Native Americans used the boiled sap as a sweetener similar to maple syrup, and the inner bark as a survival food. Unlike the white-barked birches, river birch’s tolerance of bronze birch borer, birch leaf miner, and drought and heat are part of why it has become the birch of choice for landscaping around the country, and the only choice for the south. The tree is fast growing, commonly to heights of 60 feet.. The wood is medium to lightweight and quite sturdy. It is excellent for carving and has a number of carpentry and furniture-making applications.
Culture for River Birch
As its name suggests, river birch naturally grows along river banks. But as a landscape tree, it can be planted almost anywhere. Prefers acid soils. Loves water but tolerates drought. Can be trained as either a single trunk or multi-trunked tree. Multi-trunked trees form a more irregular crown and are generally considered to be the superior growth habit.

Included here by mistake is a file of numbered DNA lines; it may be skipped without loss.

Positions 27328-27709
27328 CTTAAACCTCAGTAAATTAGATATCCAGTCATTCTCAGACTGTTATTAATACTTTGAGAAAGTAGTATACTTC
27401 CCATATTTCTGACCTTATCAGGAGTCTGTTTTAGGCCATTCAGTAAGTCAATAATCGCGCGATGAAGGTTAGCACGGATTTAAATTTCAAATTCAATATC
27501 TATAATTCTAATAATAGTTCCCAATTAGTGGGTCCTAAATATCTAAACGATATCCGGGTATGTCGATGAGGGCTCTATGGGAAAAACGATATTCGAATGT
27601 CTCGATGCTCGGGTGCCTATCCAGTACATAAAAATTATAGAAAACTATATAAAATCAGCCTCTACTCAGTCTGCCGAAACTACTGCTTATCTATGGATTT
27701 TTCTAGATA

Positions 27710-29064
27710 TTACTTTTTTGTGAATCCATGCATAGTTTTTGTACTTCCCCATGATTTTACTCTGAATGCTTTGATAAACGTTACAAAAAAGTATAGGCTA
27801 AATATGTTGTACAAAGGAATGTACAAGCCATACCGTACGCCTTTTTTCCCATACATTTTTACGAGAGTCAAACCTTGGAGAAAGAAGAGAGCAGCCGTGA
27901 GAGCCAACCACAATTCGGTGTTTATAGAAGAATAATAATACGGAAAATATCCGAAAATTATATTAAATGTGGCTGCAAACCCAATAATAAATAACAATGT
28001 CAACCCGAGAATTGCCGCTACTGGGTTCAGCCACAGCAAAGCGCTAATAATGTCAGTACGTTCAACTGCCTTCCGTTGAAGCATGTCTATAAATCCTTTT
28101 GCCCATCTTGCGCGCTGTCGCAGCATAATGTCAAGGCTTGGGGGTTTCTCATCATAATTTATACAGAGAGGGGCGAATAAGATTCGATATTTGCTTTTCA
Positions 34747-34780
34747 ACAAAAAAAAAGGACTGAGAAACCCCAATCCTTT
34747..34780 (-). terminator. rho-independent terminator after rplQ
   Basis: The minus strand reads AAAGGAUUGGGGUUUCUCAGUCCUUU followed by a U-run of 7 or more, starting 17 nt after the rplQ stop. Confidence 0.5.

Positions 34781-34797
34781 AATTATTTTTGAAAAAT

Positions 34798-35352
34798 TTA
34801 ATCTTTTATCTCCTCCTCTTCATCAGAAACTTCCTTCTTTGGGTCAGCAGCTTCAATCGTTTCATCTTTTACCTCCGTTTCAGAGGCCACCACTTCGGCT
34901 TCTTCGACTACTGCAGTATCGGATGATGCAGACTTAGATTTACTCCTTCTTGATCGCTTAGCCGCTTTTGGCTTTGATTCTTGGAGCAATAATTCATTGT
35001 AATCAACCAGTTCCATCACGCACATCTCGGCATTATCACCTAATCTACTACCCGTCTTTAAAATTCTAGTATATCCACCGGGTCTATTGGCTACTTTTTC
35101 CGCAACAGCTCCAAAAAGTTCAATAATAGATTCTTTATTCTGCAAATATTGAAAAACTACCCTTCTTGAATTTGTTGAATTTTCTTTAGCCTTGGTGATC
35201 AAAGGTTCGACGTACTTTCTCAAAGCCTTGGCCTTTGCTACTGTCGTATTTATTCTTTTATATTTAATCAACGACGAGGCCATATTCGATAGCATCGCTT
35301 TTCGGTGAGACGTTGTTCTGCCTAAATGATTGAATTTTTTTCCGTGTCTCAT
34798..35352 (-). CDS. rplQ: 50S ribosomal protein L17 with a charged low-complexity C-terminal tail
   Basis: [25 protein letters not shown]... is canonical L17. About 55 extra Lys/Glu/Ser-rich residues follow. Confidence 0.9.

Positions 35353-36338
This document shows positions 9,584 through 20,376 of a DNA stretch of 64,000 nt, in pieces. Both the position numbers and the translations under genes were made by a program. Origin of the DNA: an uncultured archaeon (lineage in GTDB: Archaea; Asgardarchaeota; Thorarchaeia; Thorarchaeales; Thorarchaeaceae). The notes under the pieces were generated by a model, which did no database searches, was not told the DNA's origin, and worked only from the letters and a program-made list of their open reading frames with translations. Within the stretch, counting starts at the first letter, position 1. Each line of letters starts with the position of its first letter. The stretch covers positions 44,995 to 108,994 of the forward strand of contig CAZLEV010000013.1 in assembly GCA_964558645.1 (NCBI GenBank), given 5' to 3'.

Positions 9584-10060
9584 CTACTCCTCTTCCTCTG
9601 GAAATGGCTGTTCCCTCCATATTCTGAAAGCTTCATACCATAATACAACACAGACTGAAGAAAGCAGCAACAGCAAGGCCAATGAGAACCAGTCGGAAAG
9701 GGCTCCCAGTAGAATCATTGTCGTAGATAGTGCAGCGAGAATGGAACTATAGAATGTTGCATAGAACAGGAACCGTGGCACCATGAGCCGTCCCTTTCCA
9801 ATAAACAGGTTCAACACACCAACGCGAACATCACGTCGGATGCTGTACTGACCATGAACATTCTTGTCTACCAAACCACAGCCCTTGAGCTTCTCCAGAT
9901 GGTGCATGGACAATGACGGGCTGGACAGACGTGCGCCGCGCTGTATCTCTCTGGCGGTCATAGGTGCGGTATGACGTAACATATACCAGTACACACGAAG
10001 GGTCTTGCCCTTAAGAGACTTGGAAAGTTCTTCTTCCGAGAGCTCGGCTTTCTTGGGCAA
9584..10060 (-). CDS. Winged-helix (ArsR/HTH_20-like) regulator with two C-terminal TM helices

Concerns about River Birch
One of the most insect and disease-free birches. But its fast growth often makes it too big for its site in a short time. Plus, summer shedding of leaves, constant dropping of small limbs and shallow exposed roots make it a high-maintenance species.
Management Practices for River Birch
Requires frequent pruning to maintain size and reduce shedding of small branches. Often requires cabling with size and age. Pruning cuts tend to “bleed” when made during growing season.